Nonsense? No. Good advice, but go do an easy forum search as there are many post on this same topic and easy easy to find with a few keystrokes....


You do realize that "lead acid" batteries are nominal 2V per cell, right?

To get a "12V" lead acid battery, it takes six 2V cells which are wired internally in series to arrive at nominal 12V. A "12V" battery just combines all 6 cells into one box.

To get a "6V" lead acid battery, it takes three 2V cells wired in series to arrive at nominal 6V. A "6V" battery combines 3 cells all in one box.

There is nothing "magical" about a "12V" battery compared to a "6V" battery other than the fact that it takes two "6V" batteries wired externally in series to achieve nominal 12V.

The sticking point many point to is using 6V batteries ends up with a higher "internal resistance" than if you used two "12V" batteries in parallel.

All battery cells have something call "internal resistance". Internal resistance causes a high voltage drop under high current draw.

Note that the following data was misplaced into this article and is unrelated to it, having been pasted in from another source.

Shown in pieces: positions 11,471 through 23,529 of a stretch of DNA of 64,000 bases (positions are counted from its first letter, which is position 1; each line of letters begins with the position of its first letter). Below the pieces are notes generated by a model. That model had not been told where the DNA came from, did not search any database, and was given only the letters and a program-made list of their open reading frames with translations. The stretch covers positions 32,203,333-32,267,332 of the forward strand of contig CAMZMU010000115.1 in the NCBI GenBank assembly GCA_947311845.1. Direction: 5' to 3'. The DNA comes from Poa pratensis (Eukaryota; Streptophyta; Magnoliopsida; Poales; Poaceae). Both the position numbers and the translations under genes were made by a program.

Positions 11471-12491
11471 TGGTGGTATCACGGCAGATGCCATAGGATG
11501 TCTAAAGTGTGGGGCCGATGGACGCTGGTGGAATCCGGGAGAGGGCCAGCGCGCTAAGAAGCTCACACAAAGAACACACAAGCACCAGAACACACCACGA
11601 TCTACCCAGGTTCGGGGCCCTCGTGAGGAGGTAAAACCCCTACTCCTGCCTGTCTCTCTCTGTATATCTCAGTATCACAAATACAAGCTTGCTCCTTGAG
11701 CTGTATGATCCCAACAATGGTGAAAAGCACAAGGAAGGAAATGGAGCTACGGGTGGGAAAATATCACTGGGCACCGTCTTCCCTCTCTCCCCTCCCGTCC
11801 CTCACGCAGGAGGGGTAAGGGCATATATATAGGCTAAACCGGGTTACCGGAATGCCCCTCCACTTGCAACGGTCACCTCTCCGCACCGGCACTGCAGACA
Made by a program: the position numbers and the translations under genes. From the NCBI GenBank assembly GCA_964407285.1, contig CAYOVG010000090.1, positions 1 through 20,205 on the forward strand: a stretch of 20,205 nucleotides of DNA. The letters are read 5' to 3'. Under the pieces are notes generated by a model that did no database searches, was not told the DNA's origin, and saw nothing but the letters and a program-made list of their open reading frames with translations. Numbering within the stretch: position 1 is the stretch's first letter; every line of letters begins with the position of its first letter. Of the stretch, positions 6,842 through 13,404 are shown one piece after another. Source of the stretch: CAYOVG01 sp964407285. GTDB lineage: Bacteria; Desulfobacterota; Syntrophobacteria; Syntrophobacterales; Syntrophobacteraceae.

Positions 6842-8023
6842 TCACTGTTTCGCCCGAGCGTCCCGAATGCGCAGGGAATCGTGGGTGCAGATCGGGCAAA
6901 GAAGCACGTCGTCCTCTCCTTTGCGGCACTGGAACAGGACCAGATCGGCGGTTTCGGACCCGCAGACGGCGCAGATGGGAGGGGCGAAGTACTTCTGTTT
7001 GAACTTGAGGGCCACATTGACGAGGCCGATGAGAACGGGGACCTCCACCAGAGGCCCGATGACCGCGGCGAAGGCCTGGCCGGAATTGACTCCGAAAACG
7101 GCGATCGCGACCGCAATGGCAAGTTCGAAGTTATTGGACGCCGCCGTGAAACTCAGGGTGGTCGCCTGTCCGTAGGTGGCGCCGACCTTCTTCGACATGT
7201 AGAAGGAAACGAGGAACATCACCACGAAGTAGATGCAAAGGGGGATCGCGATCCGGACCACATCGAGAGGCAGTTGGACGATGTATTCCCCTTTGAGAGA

So, to get around the internal resistance issue folks insist that 12V batteries are better because the internal resistance is reduced when in parallel, which is sort of true to some extent.

However, they do so at a loss of capacity when you compare the physical size, weight and Ahr capacity.

Not to mention 12V batteries actually have a higher internal resistance due to less plates, smaller plates and less surface area on those plates. But in electronics when you parallel resistors the overall resistance is reduced (Ohms law) so the end result may be a bit less voltage drop when paralleling two 12V batteries when using very high current draw devices.

A group 27 12V battery is roughly the same size as a 6V GC2 but the GC2 is a bit taller and weighs more than a group 27.

one group 27 has roughly 80Ahr of capacity and max usable capacity of 40Ahr (50%) for rated life.

6V GC2 has roughly 210 Ahr capacity and max usable capacity of 168Ahr (80%) for rated life.

Granted, you need two 6V GC2s (series wiring of 6V batteries does not increase Ahr capacity) but from my POV 168 Ahr is considerably much more usable capacity than three group 27 12V batteries wired in parallel.

Personally, if internal resistance bothers you, go with four 6V GCs and wire up as two series strings of batteries and parallel the two series strings. End result will be far more usable Ahr capacity with low enough internal resistance than using four 12V batteries in parallel.